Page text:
The race is on for the prime spots in the impending eVTOL revolution and major car-makers are determined to grab a seat at the top-table. published an informative piece by automotive journalist, Jaclyn Trop, last week, (Amusingly, her Twitter handle reads, “I have the job a million teenage boys would die for”) highlighting the top six partnerships.

An obvious question: Why are car companies so keen to get involved? eVTOLs are primarily flying taxis and/or cargo carriers. Why do they wish to collaborate in a market so different to theirs?

Jaclyn Trop

Partnering actual flying car developers like the KleinVision AirCar or the Leo Coupe, for example, makes a lot more sense. As Trop points out, “(It is) an odd match, but the gold rush towards the new era of aviation will necessitate building these electric aircraft at automotive scale to meet forecasted demand in 10 years.”

She explains it is about manufacturing bragging rights rather than flying. Trop continues, “That’s why automobile manufacturers and eVTOL developers are pairing up now, like high-school seniors at the prom. Beyond credibility, the aviation start-ups are getting cash investments from the carmakers as well as technology and advice on how to build at automotive scale.”

It is also because auto marques are learning more about advanced composites and aerodynamics which make them even more attractive for the eVTOL industry.

KleinVision AirCar (credit: KleinVision)

Deutsche Bank analyst, Edison Yu, offers gravitas to this rationale. “The main reason is operational prowess, meaning that automakers are very good at making stuff consistently at high volume, with a supply chain that is very deep and diverse.”

So, what are the top six collaborations?

Joby Aviation – Toyota

Last year Toyota made a USD390 million investment in the eVTOL leader, Joby Aviation. Besides the cash infusion, the car manufacturer has been guiding Joby on processes at its new production facility. Joby recently reported that it was able to decrease the footprint of the factory by 100,000 square feet, while at the same time increasing efficiency.

Archer Aviation – Stellantis

Archer has partnered with Stellantis, the world’s fifth largest automaker, born from a merger between Fiat Chrysler and PSA Group last year. It is the battery technology that is most attractive for the eVTOL company. Trop explains, “Stellantis’ scale will allow Archer to purchase the latest generation of batteries at significantly lower costs than competitors who may not have a major automaker as its partner.”

Eve Air Mobility – Porsche

Eve Air Mobility, already backed by the Brazilian multi-national aerospace manufacturer, Embraer, is working with Porsche to develop its manufacturing, supply chain and parts distribution. Andrew Stein, CEO of Eve said in June, “The partnership is designed to address scalability and distributed production. The UAM ecosystem is quickly evolving, and we can only achieve our goal if we spark enthusiasm for new ideas in manufacturing and supply chain areas.”

Lilium – Denso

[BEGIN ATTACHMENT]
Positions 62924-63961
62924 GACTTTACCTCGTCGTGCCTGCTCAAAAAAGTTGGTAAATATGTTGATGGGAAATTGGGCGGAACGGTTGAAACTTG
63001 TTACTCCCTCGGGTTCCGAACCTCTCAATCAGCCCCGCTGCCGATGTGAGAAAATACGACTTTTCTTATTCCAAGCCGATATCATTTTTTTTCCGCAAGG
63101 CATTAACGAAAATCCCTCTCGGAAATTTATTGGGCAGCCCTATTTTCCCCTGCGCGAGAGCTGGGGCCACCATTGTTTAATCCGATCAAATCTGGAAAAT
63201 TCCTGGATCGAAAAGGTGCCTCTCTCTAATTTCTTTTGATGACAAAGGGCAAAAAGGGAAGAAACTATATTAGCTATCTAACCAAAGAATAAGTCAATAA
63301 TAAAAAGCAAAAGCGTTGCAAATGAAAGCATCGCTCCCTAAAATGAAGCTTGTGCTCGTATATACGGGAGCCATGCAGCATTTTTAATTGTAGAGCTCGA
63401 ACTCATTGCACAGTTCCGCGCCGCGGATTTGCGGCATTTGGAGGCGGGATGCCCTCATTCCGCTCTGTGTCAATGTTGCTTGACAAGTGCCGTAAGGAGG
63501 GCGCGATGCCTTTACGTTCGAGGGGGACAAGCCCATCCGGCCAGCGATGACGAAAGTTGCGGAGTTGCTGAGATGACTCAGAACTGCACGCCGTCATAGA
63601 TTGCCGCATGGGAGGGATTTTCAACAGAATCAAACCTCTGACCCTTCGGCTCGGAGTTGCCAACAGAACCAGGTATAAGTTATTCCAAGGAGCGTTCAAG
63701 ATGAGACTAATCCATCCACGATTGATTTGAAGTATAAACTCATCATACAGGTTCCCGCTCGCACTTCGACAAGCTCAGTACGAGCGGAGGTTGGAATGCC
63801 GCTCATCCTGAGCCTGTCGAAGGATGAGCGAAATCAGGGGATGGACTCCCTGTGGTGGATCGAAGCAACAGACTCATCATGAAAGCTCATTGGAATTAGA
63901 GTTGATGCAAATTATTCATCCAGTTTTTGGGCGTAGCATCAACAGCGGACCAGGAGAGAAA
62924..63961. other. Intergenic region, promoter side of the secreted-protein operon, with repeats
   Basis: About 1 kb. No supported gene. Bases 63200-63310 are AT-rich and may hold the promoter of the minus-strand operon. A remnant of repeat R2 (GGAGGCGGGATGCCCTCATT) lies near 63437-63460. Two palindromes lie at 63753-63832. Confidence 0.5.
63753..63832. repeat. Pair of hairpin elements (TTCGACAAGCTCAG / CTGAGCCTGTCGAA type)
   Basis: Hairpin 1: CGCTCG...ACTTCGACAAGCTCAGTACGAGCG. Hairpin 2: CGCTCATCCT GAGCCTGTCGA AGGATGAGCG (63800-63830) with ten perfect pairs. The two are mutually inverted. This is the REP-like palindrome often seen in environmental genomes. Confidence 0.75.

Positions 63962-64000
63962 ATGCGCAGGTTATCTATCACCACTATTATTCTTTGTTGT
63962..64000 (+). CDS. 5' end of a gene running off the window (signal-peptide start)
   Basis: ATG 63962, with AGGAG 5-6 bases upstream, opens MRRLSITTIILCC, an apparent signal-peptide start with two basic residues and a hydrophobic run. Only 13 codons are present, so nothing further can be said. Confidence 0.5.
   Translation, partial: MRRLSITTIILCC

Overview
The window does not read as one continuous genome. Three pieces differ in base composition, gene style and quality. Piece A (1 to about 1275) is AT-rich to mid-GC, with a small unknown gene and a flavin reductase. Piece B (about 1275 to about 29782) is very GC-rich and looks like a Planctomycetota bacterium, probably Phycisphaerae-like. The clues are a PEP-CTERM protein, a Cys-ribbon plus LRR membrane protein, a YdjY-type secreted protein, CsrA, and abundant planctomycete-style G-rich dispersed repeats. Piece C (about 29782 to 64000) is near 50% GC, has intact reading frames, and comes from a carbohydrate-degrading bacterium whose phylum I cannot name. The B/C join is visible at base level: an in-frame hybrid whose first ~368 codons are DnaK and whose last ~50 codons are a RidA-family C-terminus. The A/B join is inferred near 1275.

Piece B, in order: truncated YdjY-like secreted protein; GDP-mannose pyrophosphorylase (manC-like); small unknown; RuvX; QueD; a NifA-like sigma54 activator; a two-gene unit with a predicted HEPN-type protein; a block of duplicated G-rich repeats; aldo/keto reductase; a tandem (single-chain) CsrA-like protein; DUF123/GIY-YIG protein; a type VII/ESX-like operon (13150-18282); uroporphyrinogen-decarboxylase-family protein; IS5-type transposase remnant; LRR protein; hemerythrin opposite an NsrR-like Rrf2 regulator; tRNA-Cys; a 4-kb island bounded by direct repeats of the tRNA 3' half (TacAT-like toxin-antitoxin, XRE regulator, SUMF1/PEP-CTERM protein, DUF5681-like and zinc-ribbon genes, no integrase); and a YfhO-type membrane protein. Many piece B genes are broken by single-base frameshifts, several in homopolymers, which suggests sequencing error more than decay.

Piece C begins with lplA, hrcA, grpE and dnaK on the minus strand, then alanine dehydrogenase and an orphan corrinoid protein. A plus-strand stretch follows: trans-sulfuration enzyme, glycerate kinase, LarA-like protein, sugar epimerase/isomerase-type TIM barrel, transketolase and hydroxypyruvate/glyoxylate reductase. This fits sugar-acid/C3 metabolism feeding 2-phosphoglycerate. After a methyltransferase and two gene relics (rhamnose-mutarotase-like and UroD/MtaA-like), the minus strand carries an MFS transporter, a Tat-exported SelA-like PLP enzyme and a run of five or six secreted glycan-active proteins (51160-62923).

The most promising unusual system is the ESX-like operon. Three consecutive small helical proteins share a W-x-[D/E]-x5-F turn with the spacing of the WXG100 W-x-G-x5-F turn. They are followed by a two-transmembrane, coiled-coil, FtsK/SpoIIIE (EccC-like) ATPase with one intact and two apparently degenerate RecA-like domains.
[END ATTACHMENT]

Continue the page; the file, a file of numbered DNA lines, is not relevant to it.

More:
German startup, Lilium, is partnering with automaker Denso and aviation specialist Honeywell to co-develop and manufacture the specialist electric motors that power the Lilium Jet’s engines. Honeywell already has an alliance with Denso to develop electric propulsion solutions for aerospace. Lilium says it will benefit from Honeywell’s expertise and Denso’s volume production. The partners have been working together for two years.

Volocopter Sign Deal with Geely for 150 eVTOLs (Credit: Volocopter)

Volocopter – Geely – Daimler

Volocopter has received financial backing from two auto giants. Geely invested USD55 million back in 2019 as part of a joint venture to bring urban air mobility to the Chinese market including the purchase of 150 air taxis. Meanwhile, Daimler Group had earlier raised around USD90 million for the eVTOL company. Trop writes, “It’s not clear if either automaker is providing technical advice or any other expertise to Volocopter.”

Supernal – Hyundai

Hyundai has committed a staggering USD1.5 billion to funding its subsidiary, Supernal, as the company develops and moves towards producing a five-seat eVTOL air taxi, penned in for commercial service during 2028.

Chung Eui-sun, Chairman of Hyundai Motors, has been committed to the project for five years. According to Jaiwon Shin, CEO of Supernal, Hyundai is initially offering its expertise to help the eVTOL company, “develop a more comfortable experience, starting with the interior.”

At the July Farnborough Airshow, Mike Whittaker, Supernal’s CCO, gave, a personal presentation of its interior cabin. First, he demonstrated a consul that lifted up next to the seats. This can do two things when the craft is flying. Control the temperature, allowing the passenger to adjust the climate within the cabin, and charge a mobile phone during transit.

Whittaker then mentioned some of the positive feedback gained from the public including how light the cabin is colour-wise; the amount of space available particularly for leg-room; how open the cabin area is and its various lines of sight; the excellent lighting as well as the various seat features including a hand grab and a hook on the back to hang a jacket or coat.

Mike Whittaker at Farnborough Enjoying Supernal’s Comfortable Interior

As he pointed out, bringing a car designer into the loop has really helped the design with the aim to create a memorable customer experience. Whittaker explained, “In aerospace, there’s a tendency to focus on the technology of the aircraft, and then stick seats in it. Cars are much more passenger-centric.”

The takeaway from these collaborations can be summed up with one infamous phrase: “Quid-Pro-Quo.” The eVTOL companies offer the car manufacturers a seat at the top table and in return they gain all the partner’s manufacturing experience and expertise.

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(Top image: Archer)